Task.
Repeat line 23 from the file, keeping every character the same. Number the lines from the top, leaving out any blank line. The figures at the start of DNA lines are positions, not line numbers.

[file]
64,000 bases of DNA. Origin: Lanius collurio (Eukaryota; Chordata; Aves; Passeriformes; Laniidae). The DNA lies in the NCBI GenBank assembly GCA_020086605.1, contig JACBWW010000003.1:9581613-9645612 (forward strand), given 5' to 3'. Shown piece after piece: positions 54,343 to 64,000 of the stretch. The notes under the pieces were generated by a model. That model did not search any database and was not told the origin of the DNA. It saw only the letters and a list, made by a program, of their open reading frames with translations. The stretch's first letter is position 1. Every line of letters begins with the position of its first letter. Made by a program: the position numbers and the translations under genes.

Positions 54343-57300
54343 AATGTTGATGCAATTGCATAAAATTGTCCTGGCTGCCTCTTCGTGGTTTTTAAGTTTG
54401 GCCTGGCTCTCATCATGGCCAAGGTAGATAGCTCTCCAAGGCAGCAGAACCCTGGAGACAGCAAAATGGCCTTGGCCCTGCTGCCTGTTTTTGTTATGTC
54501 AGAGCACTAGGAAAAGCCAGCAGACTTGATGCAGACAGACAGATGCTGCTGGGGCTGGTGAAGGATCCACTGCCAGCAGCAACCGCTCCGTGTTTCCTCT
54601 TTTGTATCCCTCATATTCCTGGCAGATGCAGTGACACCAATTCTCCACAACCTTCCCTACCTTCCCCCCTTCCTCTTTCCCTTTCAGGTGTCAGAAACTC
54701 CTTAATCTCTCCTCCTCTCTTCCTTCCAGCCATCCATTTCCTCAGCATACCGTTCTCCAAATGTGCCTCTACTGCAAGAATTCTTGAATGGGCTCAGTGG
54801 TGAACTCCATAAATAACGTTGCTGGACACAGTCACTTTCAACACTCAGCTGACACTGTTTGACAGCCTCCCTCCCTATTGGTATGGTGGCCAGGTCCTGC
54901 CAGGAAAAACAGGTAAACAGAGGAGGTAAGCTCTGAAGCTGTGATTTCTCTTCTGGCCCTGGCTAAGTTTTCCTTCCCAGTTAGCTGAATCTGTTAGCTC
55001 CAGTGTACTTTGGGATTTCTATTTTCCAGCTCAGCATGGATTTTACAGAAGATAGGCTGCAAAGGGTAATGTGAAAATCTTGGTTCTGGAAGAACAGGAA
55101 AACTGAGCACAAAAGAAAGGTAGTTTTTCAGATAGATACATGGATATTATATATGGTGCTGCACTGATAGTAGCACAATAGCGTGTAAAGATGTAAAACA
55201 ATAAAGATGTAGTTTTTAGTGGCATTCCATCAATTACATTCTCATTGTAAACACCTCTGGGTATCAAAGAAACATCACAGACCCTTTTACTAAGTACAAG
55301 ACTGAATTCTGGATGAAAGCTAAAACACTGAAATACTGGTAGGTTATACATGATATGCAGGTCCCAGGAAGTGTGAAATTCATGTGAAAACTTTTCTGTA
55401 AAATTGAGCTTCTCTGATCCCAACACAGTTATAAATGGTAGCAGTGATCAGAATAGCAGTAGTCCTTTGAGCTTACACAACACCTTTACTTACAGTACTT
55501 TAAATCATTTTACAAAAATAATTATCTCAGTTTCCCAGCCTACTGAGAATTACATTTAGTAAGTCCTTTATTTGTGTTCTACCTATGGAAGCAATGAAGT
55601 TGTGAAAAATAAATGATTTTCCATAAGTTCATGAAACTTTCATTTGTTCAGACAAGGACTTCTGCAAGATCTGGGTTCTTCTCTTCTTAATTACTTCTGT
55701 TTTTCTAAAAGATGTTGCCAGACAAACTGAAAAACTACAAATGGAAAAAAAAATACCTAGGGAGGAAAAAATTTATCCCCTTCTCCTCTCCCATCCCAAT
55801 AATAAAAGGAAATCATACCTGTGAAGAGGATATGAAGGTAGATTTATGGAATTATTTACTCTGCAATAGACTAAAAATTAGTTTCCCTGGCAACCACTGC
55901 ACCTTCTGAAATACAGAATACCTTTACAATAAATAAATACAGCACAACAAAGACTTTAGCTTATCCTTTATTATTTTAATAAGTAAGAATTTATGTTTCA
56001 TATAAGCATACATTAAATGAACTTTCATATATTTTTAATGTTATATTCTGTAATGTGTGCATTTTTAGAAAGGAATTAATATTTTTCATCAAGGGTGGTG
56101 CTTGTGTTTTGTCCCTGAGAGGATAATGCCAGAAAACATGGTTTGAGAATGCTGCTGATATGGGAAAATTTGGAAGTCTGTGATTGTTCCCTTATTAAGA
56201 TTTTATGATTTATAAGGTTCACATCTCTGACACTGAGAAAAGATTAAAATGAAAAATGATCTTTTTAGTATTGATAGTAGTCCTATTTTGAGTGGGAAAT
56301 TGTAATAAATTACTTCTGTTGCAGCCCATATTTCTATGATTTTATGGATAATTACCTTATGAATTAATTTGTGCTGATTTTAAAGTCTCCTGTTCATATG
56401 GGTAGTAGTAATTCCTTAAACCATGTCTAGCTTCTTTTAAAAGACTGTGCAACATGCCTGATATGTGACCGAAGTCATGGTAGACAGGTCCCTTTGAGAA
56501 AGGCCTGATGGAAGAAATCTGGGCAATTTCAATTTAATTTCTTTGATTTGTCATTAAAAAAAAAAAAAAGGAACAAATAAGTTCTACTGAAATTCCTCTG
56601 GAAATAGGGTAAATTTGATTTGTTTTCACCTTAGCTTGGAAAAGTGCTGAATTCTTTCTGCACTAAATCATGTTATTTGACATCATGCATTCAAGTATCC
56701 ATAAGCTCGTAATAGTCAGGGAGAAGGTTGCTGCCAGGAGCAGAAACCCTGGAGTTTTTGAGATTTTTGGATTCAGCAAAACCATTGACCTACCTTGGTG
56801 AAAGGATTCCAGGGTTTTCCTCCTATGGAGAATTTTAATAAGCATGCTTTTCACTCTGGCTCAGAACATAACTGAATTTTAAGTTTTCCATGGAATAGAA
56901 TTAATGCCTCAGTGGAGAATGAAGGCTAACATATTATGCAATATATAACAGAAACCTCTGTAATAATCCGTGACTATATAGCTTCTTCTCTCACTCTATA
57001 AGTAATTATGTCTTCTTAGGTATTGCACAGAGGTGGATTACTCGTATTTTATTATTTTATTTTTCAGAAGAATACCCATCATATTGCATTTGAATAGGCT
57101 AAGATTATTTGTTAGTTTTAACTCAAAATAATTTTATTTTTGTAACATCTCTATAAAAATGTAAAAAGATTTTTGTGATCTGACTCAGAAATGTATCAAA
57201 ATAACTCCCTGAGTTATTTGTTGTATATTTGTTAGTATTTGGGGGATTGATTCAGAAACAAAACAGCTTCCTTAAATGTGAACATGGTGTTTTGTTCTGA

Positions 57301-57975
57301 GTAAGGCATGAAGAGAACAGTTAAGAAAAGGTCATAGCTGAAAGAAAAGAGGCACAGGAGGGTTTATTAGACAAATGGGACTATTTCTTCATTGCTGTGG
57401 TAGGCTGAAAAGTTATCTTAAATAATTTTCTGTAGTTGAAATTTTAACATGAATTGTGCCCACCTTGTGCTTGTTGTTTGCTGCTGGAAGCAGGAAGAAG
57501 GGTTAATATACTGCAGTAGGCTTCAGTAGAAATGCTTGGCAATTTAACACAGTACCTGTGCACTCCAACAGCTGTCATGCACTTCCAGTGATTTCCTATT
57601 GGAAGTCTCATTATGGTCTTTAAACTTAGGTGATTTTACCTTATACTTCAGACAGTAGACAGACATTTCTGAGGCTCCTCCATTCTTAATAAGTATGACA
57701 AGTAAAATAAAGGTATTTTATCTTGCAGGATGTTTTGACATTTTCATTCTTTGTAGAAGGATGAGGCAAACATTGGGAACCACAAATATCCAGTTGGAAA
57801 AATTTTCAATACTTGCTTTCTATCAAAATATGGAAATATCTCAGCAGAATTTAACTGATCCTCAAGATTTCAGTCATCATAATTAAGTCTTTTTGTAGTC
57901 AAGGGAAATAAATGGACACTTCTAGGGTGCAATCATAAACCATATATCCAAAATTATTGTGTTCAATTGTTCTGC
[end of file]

56301 TGTAATAAATTACTTCTGTTGCAGCCCATATTTCTATGATTTTATGGATAATTACCTTATGAATTAATTTGTGCTGATTTTAAAGTCTCCTGTTCATATG